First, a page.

MONTREAL, July 29 (Reuters) - European airline and airport executives this week urged the Canadian government to allow a safe “restoration of travel” between Canada and Europe, increasing industry pressure on Ottawa to remove coronavirus-related restrictions that have discouraged international air travel.
In a letter dated July 27, top executives of nearly a dozen European airlines and airports, warned that “since many EU (European Union) countries and Switzerland require reciprocity to re-establish access, Canada’s continued entry restriction and quarantine requirements are becoming problematic.”
The content of the letter, which was sent to Canadian Prime Minister Justin Trudeau and other government ministers, was reviewed by Reuters.
The EU has taken steps in recent weeks to relax travel requirements both internally and towards citizens of select other countries, including Canada, although Britain reintroduced a 14-day quarantine this week for arrivals from Spain.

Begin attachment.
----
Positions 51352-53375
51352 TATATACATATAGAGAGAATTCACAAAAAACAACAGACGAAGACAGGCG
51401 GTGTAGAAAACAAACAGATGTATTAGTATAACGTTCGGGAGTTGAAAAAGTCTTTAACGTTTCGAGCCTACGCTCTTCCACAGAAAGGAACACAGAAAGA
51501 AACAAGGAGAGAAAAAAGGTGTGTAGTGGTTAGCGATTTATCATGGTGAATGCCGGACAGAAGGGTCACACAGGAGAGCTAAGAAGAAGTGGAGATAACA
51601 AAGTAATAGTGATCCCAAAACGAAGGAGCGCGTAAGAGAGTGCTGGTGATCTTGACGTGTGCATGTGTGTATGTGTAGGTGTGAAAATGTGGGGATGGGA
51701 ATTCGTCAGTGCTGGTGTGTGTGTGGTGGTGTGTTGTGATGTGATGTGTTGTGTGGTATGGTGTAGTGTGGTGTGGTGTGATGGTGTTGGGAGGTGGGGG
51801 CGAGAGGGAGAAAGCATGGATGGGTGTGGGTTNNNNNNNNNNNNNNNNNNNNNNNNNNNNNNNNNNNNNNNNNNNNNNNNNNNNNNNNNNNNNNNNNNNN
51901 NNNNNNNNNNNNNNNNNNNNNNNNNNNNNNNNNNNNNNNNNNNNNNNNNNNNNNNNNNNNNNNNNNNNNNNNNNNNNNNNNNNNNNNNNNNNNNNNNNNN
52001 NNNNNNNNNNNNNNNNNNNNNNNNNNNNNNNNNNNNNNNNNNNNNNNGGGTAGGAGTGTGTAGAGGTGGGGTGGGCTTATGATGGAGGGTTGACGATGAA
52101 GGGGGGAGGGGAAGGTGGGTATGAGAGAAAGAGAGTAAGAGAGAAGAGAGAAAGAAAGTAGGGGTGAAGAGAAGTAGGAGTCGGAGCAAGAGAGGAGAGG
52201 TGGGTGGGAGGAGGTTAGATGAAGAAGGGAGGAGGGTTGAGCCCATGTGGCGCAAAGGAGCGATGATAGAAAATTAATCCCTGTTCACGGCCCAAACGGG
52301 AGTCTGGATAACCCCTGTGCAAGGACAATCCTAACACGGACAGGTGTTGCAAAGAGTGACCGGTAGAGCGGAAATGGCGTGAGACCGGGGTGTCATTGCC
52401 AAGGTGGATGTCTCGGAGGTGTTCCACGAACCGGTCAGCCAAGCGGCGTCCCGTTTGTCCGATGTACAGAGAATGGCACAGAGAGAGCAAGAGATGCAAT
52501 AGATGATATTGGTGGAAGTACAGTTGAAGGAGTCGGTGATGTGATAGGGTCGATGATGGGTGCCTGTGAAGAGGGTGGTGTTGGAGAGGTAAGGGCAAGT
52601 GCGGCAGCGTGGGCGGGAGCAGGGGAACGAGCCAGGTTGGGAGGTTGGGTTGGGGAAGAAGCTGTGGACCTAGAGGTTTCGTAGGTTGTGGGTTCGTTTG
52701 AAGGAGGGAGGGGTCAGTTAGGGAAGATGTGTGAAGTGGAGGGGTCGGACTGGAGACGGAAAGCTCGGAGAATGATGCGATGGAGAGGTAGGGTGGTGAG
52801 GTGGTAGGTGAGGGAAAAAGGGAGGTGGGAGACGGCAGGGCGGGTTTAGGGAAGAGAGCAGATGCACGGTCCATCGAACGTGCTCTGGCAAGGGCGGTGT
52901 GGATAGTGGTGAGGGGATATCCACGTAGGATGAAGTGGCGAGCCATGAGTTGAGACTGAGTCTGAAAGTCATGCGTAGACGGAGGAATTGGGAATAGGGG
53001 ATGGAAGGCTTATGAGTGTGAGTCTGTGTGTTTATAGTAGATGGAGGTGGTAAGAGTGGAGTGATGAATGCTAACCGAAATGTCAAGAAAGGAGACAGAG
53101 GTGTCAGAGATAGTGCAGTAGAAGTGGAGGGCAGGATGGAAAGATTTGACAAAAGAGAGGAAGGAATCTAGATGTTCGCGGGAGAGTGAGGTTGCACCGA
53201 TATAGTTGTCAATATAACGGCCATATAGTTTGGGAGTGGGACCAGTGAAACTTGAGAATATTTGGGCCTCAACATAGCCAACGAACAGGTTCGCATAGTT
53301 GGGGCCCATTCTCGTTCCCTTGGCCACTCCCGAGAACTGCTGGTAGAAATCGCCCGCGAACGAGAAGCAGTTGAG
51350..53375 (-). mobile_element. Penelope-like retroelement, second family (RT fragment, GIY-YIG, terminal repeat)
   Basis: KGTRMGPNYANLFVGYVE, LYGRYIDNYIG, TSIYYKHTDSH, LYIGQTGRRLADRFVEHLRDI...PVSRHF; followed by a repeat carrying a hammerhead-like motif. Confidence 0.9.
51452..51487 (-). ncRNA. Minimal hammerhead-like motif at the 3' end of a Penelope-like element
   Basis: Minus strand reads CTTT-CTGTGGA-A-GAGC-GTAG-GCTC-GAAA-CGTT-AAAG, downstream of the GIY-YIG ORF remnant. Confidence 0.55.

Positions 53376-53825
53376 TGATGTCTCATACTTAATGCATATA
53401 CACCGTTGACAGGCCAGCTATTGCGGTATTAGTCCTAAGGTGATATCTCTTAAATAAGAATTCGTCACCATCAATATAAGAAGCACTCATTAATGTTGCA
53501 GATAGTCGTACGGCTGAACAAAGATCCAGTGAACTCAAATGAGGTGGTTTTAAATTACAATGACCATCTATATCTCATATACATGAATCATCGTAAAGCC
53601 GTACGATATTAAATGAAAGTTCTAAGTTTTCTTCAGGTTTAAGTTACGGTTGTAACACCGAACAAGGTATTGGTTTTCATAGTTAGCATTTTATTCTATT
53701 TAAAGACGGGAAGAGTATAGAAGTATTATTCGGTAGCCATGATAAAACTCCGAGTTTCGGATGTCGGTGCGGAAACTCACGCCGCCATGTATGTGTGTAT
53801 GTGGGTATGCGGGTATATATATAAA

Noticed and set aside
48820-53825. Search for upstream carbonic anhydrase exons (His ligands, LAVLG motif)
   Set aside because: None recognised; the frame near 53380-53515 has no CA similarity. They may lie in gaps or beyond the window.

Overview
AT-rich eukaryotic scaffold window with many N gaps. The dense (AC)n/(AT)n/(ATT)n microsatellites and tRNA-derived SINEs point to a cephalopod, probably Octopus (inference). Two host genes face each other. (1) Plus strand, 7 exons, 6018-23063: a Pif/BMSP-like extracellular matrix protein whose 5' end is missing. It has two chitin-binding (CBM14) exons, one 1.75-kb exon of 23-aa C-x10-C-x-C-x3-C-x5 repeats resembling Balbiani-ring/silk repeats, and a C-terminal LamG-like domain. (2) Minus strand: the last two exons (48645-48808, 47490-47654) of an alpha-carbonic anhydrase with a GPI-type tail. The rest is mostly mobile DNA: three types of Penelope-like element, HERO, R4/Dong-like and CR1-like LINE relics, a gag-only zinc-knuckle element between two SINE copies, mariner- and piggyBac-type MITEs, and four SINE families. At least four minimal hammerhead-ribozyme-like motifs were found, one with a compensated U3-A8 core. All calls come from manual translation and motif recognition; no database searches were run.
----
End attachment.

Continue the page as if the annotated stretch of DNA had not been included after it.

Canada has largely kept its borders closed for non-essential travel with the United States, its key trading partner, amid a rise in U.S. coronavirus cases. The restrictions also have been maintained for citizens from other countries with lower infection rates.
Trudeau has dismissed repeated calls from Air Canada to relax air travel restrictions to select countries.
The July 27 letter was signed by executives from Air France-KLM and Germany’s Lufthansa Group, among others.
Trudeau’s office and Air France-KLM were not immediately available for comment.
“Canada should look to remove the restrictions on travel to European Union and Swiss nationals and allow for a safe, cautious and sensible restoration of travel between two important trading partners,” the executives said in the letter. (Reporting by Allison Lampert in Montreal Additional reporting by Laurence Frost in Paris and Steve Scherer in Ottawa Editing by Paul Simao)